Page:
The Lord’s Right-Hand Man for Software

Jeff Boleng, the chief technology officer at Carnegie Mellon University’s Software Engineering Institute, has been named DOD's Special Assistant for Software Acquisition. In his new role he will focus primarily on the F-35. Carnegie Mellon photo.

Ellen Lord, the Pentagon’s acquisition and sustainment chief, has brought in Jeff Boleng as her Special Assistant for Software Acquisition. Boleng’s charter will be across all DOD software efforts, but he will “spend 90 percent of his time on F-35,” Lord told defense journalists in her Pentagon office Friday. Although Boleng’s official first day is Monday, he was set to meet with members of Lord’s team, Lockheed Martin, and the F-35 Joint Program Office on Friday.

Boleng comes from Carnegie Mellon University’s Software Engineering Institute, where he was acting Chief Technology Officer. He served 21 years in the Air Force as a cyberspace operation officer and software engineer. He was also deputy chief of the computer science department at the Air Force Academy.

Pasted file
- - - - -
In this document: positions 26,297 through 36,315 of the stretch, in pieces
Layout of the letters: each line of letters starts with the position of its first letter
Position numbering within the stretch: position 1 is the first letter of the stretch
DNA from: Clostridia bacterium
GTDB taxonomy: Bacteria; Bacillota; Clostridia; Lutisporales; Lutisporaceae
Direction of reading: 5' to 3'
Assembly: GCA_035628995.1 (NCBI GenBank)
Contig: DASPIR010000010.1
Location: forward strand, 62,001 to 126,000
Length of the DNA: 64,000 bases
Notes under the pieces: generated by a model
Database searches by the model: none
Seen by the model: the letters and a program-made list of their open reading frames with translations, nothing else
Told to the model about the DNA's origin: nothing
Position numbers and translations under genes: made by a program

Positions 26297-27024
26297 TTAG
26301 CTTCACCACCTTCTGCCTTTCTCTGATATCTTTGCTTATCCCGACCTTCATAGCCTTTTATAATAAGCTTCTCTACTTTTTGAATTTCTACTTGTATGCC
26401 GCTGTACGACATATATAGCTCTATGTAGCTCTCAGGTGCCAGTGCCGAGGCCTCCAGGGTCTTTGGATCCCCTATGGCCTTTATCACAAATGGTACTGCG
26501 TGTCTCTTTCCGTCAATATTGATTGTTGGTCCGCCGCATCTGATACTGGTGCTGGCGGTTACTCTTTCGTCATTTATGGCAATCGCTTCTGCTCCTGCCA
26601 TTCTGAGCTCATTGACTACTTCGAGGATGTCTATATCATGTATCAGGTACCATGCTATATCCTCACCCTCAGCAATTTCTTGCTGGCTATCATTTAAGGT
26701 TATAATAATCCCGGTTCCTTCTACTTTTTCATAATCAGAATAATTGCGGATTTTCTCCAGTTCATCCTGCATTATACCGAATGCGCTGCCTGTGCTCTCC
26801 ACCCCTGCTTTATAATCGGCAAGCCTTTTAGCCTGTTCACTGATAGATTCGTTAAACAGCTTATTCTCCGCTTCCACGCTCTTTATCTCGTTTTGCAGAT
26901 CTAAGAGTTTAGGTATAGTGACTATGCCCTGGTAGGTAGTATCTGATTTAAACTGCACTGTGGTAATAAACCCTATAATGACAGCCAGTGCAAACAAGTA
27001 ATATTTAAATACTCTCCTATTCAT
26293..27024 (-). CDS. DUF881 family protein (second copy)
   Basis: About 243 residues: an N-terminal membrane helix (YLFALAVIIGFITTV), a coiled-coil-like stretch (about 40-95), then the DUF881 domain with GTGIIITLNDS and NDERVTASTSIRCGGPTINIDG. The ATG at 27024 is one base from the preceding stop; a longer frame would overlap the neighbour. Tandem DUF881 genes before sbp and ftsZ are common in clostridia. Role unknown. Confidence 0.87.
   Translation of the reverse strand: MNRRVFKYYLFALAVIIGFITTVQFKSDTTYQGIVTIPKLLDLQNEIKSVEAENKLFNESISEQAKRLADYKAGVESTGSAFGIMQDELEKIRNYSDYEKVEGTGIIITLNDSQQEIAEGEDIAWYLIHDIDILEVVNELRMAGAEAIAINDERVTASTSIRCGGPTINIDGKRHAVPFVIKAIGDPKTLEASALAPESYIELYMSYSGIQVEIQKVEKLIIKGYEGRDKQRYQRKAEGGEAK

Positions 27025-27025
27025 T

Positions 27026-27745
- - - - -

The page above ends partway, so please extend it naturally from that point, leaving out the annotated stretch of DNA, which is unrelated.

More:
He will work across Pentagon acquisition teams “to bring the right talent on board,” Lord said, and will work with Lockheed and the F-35 JPO to assure “getting a critical mass of contemporary software skills.” She suggested he also will assist the Defense Innovation Board study on software acquisition, which will emphasize the F-35, and will put the DIB’s “red teaming” capability to work to “make sure we leverage what we have in the Defense Digital Services, who have been doing a few assessments of the F-35.” In addition, Boleng work with the JPO to “attract, develop, and retain additional software expertise and train our existing workforce.”

Lord said she has met frequently with Lockheed CEO Marillyn Hewson about F-35 progress, particularly in software development, and said she’s confident the company will use software expertise from elsewhere in its organization to “really increase our capability” for what is known as C2D2, or continuous capability, development, delivery. Lord gave a shorthand definition of that process as “code today, test tonight” to speed progress.

“I am very energized about the leadership focus that I have seen in the last four to eight weeks” from Lockheed, Lord said, “so I have great expectations that that will continue, and that Lockheed Martin will keep pace or out-pace DOD in terms of modernizing F-35 software development.”